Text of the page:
Peripheral Neuropathy

Peripheral neuropathy (PN) is a disorder of nerves within the body, particularly in the legs/feet and arms/hands.  Symptoms include:

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  • Loss of sensation to touch, vibration, and temperature
  • Intense pain called neuropathic pain
  • Muscle weakness.

The various symptoms relate to the degeneration of different types of nerve fibers within the nerve; motor fibers in the case of weakness, large fibers in the case of loss of touch and vibration and small fibers in the case of loss of temperature sensation and in neuropathic pain.

Peripheral neuropathy is a huge problem in developed nations.  It is estimated that over 10% of the U.S. adult population have the disorder and this number is an underestimate because many with the disease are only diagnosed later in the process.  It is estimated that 60-70% of diabetics will develop peripheral neuropathy at some point, and many will early in the disease.  Diabetes is the most common cause of peripheral neuropathy but there are several others.

Up until the past 5-10 years the treatment of PN has primarily involved a combination of managing the cause such as diabetes and pain medications.  Managing diabetes, however, does not target improving the symptoms of PN but rather on simply preventing worsening.  Similarly, pain medications have had several limitations including not reversing the disease process, adverse effects with longer-term use and diminished effect over time.

More recently, the treatment emphasis in PN has shifted to therapies which reduce symptoms and result in nerve regeneration and healing.  Perhaps the most valuable of these is low level laser also called “cold laser” as it does not produce the intense heat as do surgical lasers.

Many studies have examined both subjective and objective changes in PN after laser therapy.  Subjective changes are those such as patient reported levels of pain.  Objective measures are those researchers measured which cannot be controlled by the patient’s response.  The primary objective measures looked at are conduction velocity tests which test the speed at which nerve impulses travel.  The speed is reduced in PN and that measurement is the standard used to confirm the disorder for diagnosis.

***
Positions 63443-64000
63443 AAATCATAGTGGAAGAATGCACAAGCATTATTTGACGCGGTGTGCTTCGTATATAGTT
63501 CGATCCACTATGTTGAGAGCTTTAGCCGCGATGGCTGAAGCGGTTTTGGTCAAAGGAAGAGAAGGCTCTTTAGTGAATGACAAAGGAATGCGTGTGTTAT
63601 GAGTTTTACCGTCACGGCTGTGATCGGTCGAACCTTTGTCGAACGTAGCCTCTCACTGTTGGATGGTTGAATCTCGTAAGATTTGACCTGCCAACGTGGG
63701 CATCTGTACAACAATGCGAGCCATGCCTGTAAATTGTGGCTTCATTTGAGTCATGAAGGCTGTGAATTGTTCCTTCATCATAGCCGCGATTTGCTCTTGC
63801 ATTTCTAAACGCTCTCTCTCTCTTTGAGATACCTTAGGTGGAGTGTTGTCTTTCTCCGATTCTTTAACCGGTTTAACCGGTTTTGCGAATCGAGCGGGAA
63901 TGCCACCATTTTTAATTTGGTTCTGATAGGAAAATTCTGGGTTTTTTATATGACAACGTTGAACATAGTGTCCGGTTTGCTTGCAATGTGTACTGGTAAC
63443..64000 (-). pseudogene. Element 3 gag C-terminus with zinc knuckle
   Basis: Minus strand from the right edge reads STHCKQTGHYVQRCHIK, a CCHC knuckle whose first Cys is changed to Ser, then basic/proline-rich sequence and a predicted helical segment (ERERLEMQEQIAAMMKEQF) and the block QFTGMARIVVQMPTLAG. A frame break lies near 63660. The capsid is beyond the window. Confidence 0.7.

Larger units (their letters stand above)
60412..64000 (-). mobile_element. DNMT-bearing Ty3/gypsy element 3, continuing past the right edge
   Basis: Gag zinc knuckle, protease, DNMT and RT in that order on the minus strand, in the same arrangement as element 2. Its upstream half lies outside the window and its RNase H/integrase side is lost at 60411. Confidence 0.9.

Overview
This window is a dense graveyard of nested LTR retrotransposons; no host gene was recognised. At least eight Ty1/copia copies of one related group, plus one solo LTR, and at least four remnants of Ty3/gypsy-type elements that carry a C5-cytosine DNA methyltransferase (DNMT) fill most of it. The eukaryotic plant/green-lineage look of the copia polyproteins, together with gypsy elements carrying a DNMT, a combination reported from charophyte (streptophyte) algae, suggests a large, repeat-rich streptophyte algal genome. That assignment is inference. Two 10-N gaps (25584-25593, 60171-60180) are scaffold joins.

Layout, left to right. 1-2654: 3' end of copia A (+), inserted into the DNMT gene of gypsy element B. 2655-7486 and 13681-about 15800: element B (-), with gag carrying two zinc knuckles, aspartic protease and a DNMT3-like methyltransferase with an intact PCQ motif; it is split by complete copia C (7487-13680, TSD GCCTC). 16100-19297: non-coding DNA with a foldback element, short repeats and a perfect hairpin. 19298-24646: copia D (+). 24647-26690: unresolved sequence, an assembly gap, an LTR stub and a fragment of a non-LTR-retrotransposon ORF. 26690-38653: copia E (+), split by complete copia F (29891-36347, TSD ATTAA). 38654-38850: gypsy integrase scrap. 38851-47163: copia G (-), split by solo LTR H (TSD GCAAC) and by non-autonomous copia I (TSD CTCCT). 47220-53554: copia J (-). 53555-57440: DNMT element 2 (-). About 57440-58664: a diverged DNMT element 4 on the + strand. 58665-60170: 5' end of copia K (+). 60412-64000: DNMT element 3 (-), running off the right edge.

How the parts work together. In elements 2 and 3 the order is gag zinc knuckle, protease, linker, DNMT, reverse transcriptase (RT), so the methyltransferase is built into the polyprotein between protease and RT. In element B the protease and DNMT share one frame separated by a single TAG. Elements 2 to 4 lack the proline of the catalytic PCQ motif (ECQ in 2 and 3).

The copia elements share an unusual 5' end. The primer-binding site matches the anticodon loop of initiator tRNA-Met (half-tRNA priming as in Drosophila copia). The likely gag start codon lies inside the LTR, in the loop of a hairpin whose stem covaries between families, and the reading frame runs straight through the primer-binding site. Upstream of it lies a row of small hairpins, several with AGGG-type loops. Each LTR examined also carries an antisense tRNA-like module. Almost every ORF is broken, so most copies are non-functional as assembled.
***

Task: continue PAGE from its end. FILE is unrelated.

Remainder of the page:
A smaller 2011 study examining 17 subjects with PN confirmed both nerve conductions studies and the Michigan Neuropathy Screening Instrument (MNSI) which is a standardized diagnostic tool combining both patient reported pain scales and examination measurements such as the ability to sense vibration.  The treatment protocol used only 10 treatments which has been subsequently shown to be too few to produce maximum benefit.  Both the follow-up nerve conduction studies and MNSI score improved.

In a larger study in 2019, active laser therapy was compared to a sham light protocol in subjects with diabetic neuropathy. Three different patient-reported pain and function scales improved between 54 and 183% in the active laser therapy group but not in the sham group.  A quality of life scale was also measured and improved 49% in the active laser group.  No adverse effects were reported.

Two more studies in 2020 have found similar results with important improvements in reported pain, function and objective testing measurements.  One of the most interesting recent studies looked at why these improvements are occurring.  The study looked at neurite regeneration following laser applications.  Neurites are the projections from the nerve cell that transfer signals to other neurons and peripheral

receptors for sensations and functions such as pain, temperature and muscle function.  The neurites are the small projections directly from the nerve cell body as shown in the diagram and at the end of the axon which takes the messages larger distances from the nerve cell.

Early in the neuropathy process the neuron begins losing neurites and the protective coating of the long axons, myelin, which is shown in the diagram in light blue.  Laser therapy has also been shown to increase myelin repair which is likely another mechanism by which it achieves symptomatic improvement.

Khamshe et al.  Diabetic distal symmetric polyneuropathy: Effect of low-intensity laser therapy.  Lasers in Medical Science, 2011;26:831. 

Chatterjee et al.  Effect of deep tissue laser therapy treatment on peripheral neuropathic pain in older adults with type 2 diabetes: a pilot randomized clinical trial.  BMC Geriatrics, 2019;19:218.

Shnab et al.  The Efficacy of Adding Electromagnetic Therapy or Laser Therapy to Medications in Patients With Diabetic Peripheral Neuropathy.  Journal of Lasers in Medical Sciences, 2020;11:14-19.

Rochkind S.  Phototherapy in Peripheral Nerve Injury for Muscle Preservation and Nerve Regeneration.  Photomedicine and Laser Surgery, 2009;27:219-220.

Diker et al.  Comparative effects of photobiomodulation therapy at wavelengths of 660 and 808 nm on regeneration of inferior alveolar nerve in rats following crush injury.  Lasers in Medical Science, 2020;35:413–420.